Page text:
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Title: Further improvement of PVX/CMV CP expression tool for presentation of short foreign epitopes

item Nemchinov, Lev

Submitted to: Protein Expression and Purification
Publication Type: Peer Reviewed Journal
Publication Acceptance Date: 1/14/2008
Publication Date: 5/1/2008
Citation: Natilla, A., Nemchinov, L.G. 2008. Further improvement of PVX/CMV CP expression tool for presentation of short foreign epitopes. Protein Expression and Purification. 59(1):117-121.

Interpretive Summary: Newcastle disease virus (NDV) is an economically important pathogen of poultry causing a fatal and highly contagious virus disease affecting most species of birds. Currently, vaccines against NDV are live viruses that can themselves cause mild disease, depending on co-infections with other diseases and environmental conditions. This study is a continuation of our previous research in developing an alternative anti-NDV vaccine that is safe and cost-effective. To achieve this, we chose a technology where high-level production of desired foreign proteins in the host plant results from a rapidly multiplying plant virus carrying a self-assembling plant virus shell which contains the foreign protective vaccine. This plant-produced protein has the potential for development into a candidate vaccine for vaccination of chicks against NDV. These results will be of interest to plant and animal researchers, and representatives of industry, academia, and government organizations with an interest in plant-based systems for production of vaccine, immunology, and veterinary health.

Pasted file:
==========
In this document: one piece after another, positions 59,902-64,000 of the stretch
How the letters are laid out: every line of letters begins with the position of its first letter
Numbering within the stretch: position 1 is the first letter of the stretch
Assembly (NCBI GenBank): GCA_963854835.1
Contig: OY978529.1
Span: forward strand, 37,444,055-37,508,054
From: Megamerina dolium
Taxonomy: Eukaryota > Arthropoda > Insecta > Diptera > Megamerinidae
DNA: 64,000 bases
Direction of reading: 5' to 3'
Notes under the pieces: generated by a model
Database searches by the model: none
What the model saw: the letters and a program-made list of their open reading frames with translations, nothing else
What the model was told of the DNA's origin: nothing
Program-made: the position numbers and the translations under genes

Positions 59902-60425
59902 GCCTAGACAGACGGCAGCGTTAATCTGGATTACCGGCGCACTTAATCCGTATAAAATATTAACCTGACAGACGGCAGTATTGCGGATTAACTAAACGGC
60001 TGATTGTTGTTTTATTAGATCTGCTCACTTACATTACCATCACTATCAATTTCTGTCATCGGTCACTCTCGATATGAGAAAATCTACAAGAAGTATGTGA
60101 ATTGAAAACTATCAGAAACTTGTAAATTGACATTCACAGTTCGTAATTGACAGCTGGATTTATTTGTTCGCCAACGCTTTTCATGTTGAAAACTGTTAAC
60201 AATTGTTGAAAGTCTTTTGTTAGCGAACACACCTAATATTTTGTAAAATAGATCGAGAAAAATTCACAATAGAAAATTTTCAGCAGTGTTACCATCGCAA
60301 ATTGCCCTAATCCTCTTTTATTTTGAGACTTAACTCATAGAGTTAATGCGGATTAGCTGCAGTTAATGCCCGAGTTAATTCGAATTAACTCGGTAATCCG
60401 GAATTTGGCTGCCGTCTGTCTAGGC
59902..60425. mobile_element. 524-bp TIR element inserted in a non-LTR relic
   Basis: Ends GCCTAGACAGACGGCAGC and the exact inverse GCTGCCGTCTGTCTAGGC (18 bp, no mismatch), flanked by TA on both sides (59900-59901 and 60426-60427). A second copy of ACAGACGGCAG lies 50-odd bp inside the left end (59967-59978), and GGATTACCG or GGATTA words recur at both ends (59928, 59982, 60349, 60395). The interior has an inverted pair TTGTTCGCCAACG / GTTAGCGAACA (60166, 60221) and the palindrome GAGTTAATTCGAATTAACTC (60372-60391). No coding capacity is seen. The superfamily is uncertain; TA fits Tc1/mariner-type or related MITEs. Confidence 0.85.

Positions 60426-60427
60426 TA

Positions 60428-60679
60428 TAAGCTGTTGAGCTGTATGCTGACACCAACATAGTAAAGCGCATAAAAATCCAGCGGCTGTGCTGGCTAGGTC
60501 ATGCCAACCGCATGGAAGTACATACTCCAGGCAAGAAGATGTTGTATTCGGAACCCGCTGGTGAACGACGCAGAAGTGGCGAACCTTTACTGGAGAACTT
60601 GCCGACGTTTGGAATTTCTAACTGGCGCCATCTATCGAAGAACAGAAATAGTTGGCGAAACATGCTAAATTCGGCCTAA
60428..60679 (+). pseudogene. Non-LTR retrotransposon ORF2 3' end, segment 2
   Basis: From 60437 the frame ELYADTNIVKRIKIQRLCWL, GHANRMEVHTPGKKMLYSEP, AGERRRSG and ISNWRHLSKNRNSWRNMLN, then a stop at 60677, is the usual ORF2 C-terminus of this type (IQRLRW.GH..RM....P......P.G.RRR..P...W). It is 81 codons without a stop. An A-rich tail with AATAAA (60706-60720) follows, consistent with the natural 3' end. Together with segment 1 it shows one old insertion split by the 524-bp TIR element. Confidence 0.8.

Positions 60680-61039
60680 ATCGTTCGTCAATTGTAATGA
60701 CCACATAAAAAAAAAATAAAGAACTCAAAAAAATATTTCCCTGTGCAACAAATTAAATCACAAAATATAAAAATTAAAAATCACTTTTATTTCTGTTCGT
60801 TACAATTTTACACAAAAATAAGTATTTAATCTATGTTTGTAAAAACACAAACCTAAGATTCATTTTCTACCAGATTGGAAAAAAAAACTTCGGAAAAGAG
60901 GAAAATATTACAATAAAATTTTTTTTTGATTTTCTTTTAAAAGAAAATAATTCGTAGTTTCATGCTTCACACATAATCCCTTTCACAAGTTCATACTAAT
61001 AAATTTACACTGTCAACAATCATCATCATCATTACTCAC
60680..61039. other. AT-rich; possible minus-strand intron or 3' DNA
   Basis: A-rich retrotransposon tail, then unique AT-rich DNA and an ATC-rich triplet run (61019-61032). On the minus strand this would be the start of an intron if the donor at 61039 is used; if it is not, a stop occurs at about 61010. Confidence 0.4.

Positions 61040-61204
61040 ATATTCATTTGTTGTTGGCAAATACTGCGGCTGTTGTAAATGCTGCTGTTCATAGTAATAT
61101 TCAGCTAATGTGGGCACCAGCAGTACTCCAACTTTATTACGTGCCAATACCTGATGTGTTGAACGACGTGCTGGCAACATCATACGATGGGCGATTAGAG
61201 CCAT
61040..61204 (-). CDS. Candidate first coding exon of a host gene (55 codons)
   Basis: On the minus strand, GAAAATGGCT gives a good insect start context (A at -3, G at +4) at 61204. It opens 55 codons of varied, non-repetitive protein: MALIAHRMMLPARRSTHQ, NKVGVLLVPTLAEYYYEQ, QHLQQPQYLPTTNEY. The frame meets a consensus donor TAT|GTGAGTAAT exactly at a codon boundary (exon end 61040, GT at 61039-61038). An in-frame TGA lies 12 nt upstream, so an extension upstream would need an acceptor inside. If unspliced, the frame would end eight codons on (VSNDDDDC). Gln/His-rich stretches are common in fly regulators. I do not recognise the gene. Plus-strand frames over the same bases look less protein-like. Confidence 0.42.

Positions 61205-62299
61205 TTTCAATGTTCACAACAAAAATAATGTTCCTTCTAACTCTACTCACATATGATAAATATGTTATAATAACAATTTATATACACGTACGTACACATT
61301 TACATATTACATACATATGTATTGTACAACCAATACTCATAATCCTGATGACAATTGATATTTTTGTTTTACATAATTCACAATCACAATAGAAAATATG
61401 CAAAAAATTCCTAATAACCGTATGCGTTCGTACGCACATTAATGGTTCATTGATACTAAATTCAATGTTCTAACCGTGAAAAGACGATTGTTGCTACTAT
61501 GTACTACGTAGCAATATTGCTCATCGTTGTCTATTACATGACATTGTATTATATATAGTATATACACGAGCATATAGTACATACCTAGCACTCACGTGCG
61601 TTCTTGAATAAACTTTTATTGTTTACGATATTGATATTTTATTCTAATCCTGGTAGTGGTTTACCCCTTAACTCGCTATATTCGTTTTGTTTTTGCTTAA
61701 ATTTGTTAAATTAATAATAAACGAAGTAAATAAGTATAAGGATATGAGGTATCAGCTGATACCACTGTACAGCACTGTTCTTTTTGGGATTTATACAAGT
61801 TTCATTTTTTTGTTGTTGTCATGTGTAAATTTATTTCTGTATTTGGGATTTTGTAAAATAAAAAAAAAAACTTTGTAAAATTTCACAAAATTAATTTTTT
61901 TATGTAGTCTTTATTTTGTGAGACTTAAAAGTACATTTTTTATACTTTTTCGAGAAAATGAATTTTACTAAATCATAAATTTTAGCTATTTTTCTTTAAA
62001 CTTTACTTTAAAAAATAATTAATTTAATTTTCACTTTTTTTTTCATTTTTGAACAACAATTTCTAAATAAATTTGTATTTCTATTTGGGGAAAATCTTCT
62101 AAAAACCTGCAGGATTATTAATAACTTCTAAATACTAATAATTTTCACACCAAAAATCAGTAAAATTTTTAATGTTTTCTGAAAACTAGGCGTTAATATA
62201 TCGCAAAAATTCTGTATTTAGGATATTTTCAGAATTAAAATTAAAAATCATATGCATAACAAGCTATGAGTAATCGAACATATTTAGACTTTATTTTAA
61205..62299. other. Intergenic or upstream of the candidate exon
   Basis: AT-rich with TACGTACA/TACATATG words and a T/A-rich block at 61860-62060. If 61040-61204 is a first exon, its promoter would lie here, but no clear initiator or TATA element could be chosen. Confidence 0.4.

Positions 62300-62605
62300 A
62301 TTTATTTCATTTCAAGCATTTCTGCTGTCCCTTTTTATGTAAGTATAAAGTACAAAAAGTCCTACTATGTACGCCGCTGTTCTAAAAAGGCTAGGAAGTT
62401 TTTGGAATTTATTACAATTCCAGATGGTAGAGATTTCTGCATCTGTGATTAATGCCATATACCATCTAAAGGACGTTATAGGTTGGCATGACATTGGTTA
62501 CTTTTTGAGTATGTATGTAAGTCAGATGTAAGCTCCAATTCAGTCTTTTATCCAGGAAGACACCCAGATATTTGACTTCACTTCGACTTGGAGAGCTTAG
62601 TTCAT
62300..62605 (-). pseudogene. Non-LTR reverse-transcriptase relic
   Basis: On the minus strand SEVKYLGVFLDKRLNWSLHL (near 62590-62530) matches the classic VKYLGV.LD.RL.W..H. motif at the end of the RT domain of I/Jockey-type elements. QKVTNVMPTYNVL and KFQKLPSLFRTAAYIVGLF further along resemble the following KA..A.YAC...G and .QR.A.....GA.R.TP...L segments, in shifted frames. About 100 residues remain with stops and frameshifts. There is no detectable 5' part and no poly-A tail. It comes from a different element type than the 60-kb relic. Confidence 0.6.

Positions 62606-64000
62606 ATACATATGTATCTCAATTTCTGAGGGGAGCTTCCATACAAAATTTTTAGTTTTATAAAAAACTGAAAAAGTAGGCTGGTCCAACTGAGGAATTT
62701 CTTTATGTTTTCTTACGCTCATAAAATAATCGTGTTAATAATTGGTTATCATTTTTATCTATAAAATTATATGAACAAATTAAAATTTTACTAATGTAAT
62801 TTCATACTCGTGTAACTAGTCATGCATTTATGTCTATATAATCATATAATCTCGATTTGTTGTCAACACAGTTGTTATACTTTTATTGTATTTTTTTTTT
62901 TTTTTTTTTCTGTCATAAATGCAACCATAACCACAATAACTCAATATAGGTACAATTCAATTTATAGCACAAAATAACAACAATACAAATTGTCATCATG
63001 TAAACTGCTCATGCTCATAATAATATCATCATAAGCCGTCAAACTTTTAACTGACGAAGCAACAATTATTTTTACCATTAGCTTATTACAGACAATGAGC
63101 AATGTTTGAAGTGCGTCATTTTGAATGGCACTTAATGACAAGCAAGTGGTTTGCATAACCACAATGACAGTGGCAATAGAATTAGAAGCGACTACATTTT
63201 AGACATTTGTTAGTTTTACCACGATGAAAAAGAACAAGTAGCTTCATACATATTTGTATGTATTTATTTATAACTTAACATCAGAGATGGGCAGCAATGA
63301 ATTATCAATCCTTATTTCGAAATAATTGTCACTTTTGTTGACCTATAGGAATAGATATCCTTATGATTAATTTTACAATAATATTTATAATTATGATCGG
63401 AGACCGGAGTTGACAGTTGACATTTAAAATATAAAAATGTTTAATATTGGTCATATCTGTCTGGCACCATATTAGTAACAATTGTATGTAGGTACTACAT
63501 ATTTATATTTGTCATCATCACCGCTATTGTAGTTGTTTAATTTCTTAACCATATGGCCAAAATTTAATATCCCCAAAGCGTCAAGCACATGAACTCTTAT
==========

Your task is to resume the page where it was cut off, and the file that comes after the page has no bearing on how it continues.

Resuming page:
Technical Abstract: We have previously reported that Potato Virus X-expressed coat protein of Cucumber mosaic virus (CMV) formed virus-like particles (VLPs), which served as carriers for display of different neutralizing epitopes of Newcastle disease virus (NDV). In this work, we further modified the purification protocol of recombinant VLPs carrying short neutralizing epitope of NDV's hemagglutinin-neuraminidase protein and confirmed that transiently expressed from heterologous virus, self-contained capsid protein subunits of CMV package into individual virions morphologically resembling and/or indistinguishable from wild type CMV particles. Immunoblot analysis revealed that CMV VLPs efficiently presented imported epitope of animal virus.